Select your localized edition:

Close ×

More Ways to Connect

Discover one of our 28 local entrepreneurial communities »

Be the first to know as we launch in new countries and markets around the globe.

Interested in bringing MIT Technology Review to your local market?

MIT Technology ReviewMIT Technology Review - logo

 

Unsupported browser: Your browser does not meet modern web standards. See how it scores »

Sleep is a vital part of our existence–we spend a third of our lives asleep, our memory and motor skills fade with lack of sleep, various diseases are associated with disorders of sleep–and yet no one truly knows why we need it. Scientists at the University of California, San Diego, hope to change that. They have developed a method of analyzing brain activity during sleep, which they say is much simpler than current techniques and could potentially be used to study a myriad of sleep disturbances.

“Sleep is a major health problem and scientific mystery,” says Terry Sejnowski, a head of the Computational Neurobiology Laboratory at the Salk Institute for Biological Studies, in La Jolla, CA. “We have a tool here that might help us get to the bottom of that mystery.”

To be diagnosed with a sleep disorder, a patient typically spends the night at a specialized clinic, hooked up to machines that record brain activity, muscle activity, and other factors. A technician or doctor then pores over the data, searching for signs that the patient’s peaceful slumber has gone awry. However, results of the test can vary widely, depending on who analyzes the data.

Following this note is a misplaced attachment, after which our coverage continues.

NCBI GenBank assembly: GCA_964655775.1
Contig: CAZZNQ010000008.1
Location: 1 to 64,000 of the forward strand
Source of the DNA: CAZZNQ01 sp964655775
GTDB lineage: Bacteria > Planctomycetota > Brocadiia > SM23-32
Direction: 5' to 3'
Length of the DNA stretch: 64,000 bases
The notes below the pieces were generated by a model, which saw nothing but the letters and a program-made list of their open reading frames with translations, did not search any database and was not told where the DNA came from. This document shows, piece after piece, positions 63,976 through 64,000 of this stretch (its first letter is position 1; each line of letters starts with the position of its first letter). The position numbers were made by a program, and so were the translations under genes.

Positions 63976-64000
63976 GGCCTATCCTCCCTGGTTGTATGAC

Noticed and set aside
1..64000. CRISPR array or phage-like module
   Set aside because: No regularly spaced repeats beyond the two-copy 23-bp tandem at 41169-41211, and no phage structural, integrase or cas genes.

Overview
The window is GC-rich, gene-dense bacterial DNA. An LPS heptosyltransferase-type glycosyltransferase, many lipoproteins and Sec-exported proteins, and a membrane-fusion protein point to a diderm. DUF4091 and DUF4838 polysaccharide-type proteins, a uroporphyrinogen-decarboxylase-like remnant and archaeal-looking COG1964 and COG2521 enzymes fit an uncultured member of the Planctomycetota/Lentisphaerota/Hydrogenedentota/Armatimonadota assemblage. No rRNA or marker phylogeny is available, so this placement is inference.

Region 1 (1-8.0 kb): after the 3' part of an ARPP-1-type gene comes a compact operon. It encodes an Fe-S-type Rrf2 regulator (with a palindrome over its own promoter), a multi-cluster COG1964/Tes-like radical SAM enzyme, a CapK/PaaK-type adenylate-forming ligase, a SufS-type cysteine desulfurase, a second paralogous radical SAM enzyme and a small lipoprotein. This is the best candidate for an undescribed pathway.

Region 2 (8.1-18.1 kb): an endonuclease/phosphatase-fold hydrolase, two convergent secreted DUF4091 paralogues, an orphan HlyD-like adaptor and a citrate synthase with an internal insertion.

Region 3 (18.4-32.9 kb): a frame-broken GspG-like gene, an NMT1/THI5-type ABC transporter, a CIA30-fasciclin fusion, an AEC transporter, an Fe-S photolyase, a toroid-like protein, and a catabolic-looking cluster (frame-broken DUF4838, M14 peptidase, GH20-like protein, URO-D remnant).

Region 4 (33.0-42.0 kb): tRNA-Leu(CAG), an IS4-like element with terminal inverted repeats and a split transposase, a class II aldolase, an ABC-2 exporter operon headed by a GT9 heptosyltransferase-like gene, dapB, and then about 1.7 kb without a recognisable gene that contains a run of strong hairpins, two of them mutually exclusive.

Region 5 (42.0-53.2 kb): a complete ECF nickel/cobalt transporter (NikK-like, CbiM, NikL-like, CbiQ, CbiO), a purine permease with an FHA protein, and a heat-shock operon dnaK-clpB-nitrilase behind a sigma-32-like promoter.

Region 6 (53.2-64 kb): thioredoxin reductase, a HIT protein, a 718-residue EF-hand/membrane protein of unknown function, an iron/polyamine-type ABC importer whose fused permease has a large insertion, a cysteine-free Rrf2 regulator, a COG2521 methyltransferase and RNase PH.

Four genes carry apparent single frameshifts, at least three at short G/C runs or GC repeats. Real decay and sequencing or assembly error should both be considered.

A new analysis method developed by Sejnowski and Philip Low, a graduate student at the Salk, could make the process much easier and more automated. The researchers have created an algorithm that can detect subtle but statistically significant changes in brain activity. The result is a program that can differentiate the phases of sleep, such as REM (rapid eye movement) sleep, which is typically when we dream, and deep sleep, using less data than other methods do. “The technique has a unique temporal resolution that may be able to define sleep states more accurately,” says Jean-Paul Spire, a neurologist and scientist at the University of Chicago who was not involved in the research.

1 comment. Share your thoughts »

Tagged: Biomedicine

Reprints and Permissions | Send feedback to the editor

From the Archives

Close

Introducing MIT Technology Review Insider.

Already a Magazine subscriber?

You're automatically an Insider. It's easy to activate or upgrade your account.

Activate Your Account

Become an Insider

It's the new way to subscribe. Get even more of the tech news, research, and discoveries you crave.

Sign Up

Learn More

Find out why MIT Technology Review Insider is for you and explore your options.

Show Me
×

A Place of Inspiration

Understand the technologies that are changing business and driving the new global economy.

September 23-25, 2014
Register »